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Last Updated: Monday, 19 June 2006, 14:17 GMT 15:17 UK
Italian bid to indict US soldier
Nicola Calipari
Nicola Calipari's death was mourned across Italy
Italian prosecutors have called for a US soldier to stand trial for the killing of an Italian intelligence officer in Baghdad in 2005.

Nicola Calipari, 51, was shot dead at a US roadblock while escorting Italian journalist Giuliana Sgrena, who had been released by kidnappers in Iraq.

Italy and the US government disputed the circumstances of his death.

Italian prosecutors want a US marine, identified as Mario Lozano, to go on trial for the March 2005 killing.

US military: Car approaches checkpoint at high speed
Troops attempt to tell driver to stop with arm signals, lights and warning shots
Soldiers shoot into engine

Italian government: No warning signs to motorists about impending checkpoint
Car not speeding and did not accelerate after warning shots
Proper inquiry impossible because vehicles removed and army logs destroyed just after shooting

Last week Mr Lozano's court-appointed lawyer, Fabrizio Cardinali, said he expected his client to be tried in absentia for murder and attempted murder.

Last year Italy published a report into the shooting which conflicted with the US version of events.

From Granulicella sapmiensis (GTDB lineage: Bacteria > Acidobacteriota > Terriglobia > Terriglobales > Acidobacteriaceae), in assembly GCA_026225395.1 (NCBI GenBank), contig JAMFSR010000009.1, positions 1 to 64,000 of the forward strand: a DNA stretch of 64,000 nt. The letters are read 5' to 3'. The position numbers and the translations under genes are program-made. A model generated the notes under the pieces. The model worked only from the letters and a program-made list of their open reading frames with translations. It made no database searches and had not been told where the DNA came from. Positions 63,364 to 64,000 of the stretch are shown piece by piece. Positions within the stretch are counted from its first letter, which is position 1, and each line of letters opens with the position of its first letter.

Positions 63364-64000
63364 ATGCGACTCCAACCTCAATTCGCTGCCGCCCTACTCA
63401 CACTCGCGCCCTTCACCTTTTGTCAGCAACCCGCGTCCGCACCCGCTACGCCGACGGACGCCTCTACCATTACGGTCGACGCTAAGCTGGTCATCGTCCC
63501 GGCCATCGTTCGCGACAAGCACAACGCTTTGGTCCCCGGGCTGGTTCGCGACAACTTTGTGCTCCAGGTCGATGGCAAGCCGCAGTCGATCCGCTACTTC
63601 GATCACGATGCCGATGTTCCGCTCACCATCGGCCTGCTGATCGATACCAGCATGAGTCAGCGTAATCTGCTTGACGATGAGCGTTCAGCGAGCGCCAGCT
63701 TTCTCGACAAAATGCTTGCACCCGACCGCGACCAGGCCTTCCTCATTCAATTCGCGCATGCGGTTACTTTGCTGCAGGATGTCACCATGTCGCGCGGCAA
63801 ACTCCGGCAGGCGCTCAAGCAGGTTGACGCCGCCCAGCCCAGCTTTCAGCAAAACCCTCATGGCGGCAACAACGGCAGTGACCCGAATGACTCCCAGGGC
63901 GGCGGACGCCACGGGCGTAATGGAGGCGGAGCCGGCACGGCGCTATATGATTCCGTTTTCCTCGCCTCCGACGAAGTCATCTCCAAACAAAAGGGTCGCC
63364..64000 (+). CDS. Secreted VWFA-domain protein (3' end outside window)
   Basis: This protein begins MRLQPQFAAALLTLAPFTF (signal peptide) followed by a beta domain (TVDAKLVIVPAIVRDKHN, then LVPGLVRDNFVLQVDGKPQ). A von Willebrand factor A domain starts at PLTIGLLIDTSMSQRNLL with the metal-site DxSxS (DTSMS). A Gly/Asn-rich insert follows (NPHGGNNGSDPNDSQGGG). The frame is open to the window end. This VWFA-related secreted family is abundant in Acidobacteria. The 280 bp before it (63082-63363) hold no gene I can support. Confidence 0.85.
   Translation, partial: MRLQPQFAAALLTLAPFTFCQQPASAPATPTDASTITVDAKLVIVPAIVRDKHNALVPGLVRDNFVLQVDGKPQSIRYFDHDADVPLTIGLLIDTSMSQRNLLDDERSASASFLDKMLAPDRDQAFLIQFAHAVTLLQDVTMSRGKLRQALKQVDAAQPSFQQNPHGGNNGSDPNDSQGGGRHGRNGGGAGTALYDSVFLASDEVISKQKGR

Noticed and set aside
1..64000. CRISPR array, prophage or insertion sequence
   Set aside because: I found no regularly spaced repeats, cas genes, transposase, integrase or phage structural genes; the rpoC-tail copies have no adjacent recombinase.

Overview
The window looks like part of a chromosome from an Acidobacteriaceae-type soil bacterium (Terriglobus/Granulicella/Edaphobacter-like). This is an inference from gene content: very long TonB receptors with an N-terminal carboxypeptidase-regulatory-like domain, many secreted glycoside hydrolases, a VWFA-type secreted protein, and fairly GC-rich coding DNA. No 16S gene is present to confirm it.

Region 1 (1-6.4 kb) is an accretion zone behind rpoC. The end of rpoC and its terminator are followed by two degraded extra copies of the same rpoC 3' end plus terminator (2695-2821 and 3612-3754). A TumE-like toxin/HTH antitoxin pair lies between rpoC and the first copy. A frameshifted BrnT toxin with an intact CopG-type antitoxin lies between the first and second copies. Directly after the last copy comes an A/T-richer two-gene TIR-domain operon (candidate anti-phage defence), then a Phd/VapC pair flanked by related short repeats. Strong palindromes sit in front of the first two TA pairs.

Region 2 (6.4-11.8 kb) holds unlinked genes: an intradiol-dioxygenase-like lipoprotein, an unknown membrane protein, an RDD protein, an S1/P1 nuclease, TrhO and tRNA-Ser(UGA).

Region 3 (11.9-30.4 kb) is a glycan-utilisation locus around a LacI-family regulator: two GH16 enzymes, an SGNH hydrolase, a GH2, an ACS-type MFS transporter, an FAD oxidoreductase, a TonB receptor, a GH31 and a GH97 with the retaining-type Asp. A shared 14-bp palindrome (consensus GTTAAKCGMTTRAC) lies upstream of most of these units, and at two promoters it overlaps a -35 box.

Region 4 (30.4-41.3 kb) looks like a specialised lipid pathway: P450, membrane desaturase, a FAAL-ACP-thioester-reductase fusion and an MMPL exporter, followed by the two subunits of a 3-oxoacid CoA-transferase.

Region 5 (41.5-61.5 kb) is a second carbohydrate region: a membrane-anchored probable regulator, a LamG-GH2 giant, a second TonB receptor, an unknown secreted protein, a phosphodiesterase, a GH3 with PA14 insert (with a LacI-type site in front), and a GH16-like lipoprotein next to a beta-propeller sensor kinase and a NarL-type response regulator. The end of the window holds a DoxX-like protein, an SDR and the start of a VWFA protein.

The report blamed the troops' stress and inexperience, and said the US authorities should have signalled that there was a checkpoint on the road.

The report denied the US assertion that their military command in Baghdad was unaware of the Italian mission to secure the hostage's release, pointing out that the Italians had been allocated secure accommodation in an American-controlled area.

It said that the Italian car had been travelling at 40-50km/h, while the American version said it was going at about twice that speed.

The Americans insist that the car was going too fast and alarmed their soldiers.

The Italian magistrates say they are concentrating on ballistic evidence from the car. They say it was hit with three rounds; the second round which killed the officer was fired, they say, as the car was slowing down.

Their decision on Monday is likely to put further strain on relations between the two countries, the BBC's Christian Fraser reports from Rome.

The new Italian government has already stated its intention to withdraw troops from Iraq later this year and some of the comments they have made on the Iraq situation are said to have seriously irritated senior White House officials, our correspondent adds.

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